Operating expenses are a necessary component of running every business. Understanding how much money is required to keep a company running is critical to ensure its vitality and continuity. Additionally, controlling operating expenses is a factor in remaining competitive. As Sam Walton, founder of Walmart stated, “Control your expenses better than your competition. This is where you can always find the competitive advantage.” Thus, it is both wise and necessary to forecast your operating expenses to improve profitability and generate business growth. 

What Are Operating Expenses 

Operating expenses are the costs directly related to the day-to-day activities of every business. Operating expenses include employee wages, benefits and payroll taxes, business-related travel, office supplies, rent, maintenance and repairs, utilities, insurance, property tax, inventory, marketing, and advertising costs.

Why it is Important to Forecast Your Operating Expenses 

Expense forecasting is critical to achieving and maintaining business profitability. As Professor Paul Saffo said, “The goal of forecasting is not to predict the future but to tell what you need to know to take meaningful action in the present.” Forecasting is a tool that smart business leaders use to set and meet goals and to control and manage costs to achieve ongoing profitability. 

It is important to forecast your operating expenses to provide a roadmap for the business’s financial activities. Financial forecasting leads to better decision-making. It contributes to better debt management. It helps to prevent cash shortages. It demonstrates creditworthiness. It improves the management of seasonal business fluctuations. And it can provide an early warning system for potential problems. Good financial forecasting reduces financial risk and improves disaster recovery, thus creating a more stable operating environment. It facilitates planned and consistent growth.                           

How to Forecast Your Operating Expenses 

Key elements to include when you forecast your operating expenses are: 

Historical data. A careful review of historical data is the best starting point for making good future projections.  

Best/worst scenarios and risk analysis.  Your planning should involve creative thinking about possible future impacts on your business, including disasters and higher-than-expected revenues.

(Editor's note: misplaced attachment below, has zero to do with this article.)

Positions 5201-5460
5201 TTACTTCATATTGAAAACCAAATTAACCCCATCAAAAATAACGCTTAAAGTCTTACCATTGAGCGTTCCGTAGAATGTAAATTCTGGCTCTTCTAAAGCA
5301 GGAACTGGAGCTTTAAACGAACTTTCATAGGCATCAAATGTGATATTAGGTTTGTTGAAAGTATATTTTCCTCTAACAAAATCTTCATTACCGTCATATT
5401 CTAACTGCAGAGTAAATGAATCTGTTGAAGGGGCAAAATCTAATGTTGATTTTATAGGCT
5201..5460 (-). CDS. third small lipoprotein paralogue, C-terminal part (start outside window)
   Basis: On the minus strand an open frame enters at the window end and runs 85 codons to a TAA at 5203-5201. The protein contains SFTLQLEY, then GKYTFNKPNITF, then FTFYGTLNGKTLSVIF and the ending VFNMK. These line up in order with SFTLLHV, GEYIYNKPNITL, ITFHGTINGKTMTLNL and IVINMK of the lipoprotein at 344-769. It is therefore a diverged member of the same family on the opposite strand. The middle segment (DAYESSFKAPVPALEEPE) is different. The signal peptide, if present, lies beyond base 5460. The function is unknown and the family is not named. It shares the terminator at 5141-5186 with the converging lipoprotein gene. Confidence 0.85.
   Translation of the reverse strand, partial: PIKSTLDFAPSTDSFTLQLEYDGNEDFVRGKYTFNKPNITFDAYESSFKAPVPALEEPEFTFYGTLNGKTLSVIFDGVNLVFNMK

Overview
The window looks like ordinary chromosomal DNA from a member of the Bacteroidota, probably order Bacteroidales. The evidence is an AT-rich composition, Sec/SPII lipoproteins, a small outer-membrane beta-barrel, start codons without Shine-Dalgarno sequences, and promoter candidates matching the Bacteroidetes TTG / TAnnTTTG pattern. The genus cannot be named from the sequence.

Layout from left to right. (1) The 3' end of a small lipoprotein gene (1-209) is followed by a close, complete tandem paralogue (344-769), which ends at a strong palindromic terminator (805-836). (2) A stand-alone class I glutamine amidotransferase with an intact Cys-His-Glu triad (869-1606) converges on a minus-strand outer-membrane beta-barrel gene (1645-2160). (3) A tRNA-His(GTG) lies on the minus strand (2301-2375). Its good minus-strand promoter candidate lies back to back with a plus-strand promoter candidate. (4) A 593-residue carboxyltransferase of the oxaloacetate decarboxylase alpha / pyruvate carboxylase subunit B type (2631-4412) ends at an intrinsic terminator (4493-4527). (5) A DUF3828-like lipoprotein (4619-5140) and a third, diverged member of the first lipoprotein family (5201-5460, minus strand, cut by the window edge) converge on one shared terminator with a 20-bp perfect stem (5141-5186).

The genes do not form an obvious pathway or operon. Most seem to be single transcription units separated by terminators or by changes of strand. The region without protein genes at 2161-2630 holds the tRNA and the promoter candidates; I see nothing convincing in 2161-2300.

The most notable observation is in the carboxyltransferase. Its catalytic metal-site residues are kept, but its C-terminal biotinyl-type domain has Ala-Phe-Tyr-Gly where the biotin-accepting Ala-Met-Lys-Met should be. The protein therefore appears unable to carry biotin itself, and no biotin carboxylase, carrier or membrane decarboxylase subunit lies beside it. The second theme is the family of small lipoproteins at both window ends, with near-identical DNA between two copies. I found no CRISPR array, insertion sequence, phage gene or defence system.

Financial documents. Critical documents to use in analyzing your business and reporting your financial condition include the income statement, the balance sheet, and the cash flow statement. 

Follow these seven steps to forecast your operating expenses: 

  1. Define the purpose of your forecast in terms of what you expect to learn and its expected impact. 
  2. Choose the time frame for your forecast. Clearly, forecasting is more accurate in the short term than in the long term because business and market conditions change. 
  3. Gather past financial statements and historical data for all your cost categories so you can dig deep. 
  4. Include qualitative considerations from your management team and outside sources, such as your lawyer, CPA, banker, and other key stakeholders. 
  5. Consider any obstacles that can impede better expense control. 
  6. Consider any expense risks and opportunities on the horizon. 
  7. Document the forecast and then monitor the results.                               

Expense Forecasting Mistakes to Avoid 

When you forecast your operating expenses, avoid the mistakes of using outdated data, overlooking seasonality, ignoring external factors, failing to communicate or collaborate in the forecasting process, and being too optimistic or pessimistic.

Seek Professional Business Coaching Assistance 

Contact Blue Diamond Consultants for coaching services that are based on extensive experience through previous success for home service businesses.